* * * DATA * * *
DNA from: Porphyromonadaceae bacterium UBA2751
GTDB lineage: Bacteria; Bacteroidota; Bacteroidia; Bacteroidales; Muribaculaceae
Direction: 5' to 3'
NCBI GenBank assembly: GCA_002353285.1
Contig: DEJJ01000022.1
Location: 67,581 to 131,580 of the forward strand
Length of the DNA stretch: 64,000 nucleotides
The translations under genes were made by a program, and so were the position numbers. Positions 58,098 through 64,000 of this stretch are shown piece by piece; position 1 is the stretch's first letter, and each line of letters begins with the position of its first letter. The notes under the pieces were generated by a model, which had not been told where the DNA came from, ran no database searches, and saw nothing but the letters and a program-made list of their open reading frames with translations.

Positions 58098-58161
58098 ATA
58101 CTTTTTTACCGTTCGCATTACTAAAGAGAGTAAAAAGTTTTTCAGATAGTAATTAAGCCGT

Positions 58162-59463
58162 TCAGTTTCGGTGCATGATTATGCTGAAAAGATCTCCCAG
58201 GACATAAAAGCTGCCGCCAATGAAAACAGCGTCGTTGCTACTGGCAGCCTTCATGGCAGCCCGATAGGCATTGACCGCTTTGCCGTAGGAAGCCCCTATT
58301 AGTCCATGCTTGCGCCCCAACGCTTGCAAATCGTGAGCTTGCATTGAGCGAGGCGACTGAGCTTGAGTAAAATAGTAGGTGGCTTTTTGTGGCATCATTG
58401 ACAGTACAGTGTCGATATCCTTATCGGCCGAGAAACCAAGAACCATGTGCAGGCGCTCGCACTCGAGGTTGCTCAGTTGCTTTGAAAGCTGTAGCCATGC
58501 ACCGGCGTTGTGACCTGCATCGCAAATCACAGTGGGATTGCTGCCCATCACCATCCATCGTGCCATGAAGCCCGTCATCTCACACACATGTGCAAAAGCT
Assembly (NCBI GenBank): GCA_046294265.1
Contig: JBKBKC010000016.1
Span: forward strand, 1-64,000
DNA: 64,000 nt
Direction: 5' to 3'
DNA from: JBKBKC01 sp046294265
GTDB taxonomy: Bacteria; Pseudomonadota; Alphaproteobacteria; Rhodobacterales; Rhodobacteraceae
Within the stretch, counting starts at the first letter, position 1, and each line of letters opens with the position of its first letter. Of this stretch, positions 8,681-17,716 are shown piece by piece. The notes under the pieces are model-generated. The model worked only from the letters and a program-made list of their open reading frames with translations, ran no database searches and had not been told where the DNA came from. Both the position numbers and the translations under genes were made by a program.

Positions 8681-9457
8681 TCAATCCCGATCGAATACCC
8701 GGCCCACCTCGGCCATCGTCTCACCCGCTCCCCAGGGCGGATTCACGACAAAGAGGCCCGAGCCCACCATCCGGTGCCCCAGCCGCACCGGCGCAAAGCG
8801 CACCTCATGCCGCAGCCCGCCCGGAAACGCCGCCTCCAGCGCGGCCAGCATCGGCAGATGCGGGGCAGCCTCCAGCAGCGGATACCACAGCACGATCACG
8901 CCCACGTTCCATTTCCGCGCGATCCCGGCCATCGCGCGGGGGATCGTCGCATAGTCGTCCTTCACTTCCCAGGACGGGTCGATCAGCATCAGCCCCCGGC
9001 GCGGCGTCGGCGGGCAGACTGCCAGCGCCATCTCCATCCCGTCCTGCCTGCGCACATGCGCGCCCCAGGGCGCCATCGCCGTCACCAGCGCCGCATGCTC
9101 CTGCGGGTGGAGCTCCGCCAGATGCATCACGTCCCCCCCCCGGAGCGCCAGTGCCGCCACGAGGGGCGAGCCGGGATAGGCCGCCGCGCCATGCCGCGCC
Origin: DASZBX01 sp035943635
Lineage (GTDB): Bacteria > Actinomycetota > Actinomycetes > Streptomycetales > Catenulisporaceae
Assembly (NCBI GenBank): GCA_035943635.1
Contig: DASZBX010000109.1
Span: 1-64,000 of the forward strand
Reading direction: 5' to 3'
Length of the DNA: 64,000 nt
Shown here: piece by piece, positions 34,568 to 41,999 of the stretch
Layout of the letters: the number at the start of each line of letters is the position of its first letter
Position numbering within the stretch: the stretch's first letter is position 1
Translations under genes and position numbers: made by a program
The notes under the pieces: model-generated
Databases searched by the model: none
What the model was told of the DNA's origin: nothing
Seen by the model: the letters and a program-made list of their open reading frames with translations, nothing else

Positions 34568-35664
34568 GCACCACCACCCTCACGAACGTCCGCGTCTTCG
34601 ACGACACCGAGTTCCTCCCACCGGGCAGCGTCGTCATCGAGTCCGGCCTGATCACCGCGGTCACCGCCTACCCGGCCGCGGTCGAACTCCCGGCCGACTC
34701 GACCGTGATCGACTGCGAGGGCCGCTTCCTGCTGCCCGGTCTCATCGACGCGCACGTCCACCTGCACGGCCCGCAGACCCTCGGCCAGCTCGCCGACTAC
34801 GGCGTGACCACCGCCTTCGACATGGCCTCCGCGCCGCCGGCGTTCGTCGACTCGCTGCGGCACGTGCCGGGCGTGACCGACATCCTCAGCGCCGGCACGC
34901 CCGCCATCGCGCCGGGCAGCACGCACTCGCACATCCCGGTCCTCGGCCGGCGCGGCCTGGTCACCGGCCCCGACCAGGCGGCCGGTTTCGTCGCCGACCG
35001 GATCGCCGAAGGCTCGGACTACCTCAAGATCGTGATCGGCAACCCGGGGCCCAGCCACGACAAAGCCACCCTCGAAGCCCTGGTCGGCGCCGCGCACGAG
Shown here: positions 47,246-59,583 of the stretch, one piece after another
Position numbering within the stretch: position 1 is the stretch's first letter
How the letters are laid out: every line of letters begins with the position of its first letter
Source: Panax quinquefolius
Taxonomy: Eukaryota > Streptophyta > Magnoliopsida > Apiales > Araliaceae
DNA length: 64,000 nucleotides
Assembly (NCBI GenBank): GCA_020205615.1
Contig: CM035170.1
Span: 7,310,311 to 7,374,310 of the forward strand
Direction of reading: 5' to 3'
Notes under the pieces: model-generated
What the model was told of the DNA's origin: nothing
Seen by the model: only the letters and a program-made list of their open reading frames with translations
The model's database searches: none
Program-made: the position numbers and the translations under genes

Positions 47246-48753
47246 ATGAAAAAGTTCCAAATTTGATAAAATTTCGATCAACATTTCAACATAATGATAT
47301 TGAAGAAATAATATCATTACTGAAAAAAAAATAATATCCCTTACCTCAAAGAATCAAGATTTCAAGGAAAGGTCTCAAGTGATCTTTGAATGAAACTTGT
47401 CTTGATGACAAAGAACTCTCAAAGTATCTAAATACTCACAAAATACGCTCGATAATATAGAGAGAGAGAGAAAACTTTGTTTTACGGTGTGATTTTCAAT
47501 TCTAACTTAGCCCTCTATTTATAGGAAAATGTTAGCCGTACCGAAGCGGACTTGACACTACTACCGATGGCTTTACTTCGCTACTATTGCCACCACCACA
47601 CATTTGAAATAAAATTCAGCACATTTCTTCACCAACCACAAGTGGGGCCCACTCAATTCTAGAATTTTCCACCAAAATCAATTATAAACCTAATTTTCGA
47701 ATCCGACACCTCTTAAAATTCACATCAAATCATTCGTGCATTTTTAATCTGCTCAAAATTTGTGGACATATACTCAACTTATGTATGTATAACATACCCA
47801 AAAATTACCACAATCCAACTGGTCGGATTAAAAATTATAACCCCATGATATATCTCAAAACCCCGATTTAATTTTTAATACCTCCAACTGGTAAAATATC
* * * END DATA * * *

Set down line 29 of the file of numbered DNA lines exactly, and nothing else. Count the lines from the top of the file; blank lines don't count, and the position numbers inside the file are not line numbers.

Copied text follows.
8801 CACCTCATGCCGCAGCCCGCCCGGAAACGCCGCCTCCAGCGCGGCCAGCATCGGCAGATGCGGGGCAGCCTCCAGCAGCGGATACCACAGCACGATCACG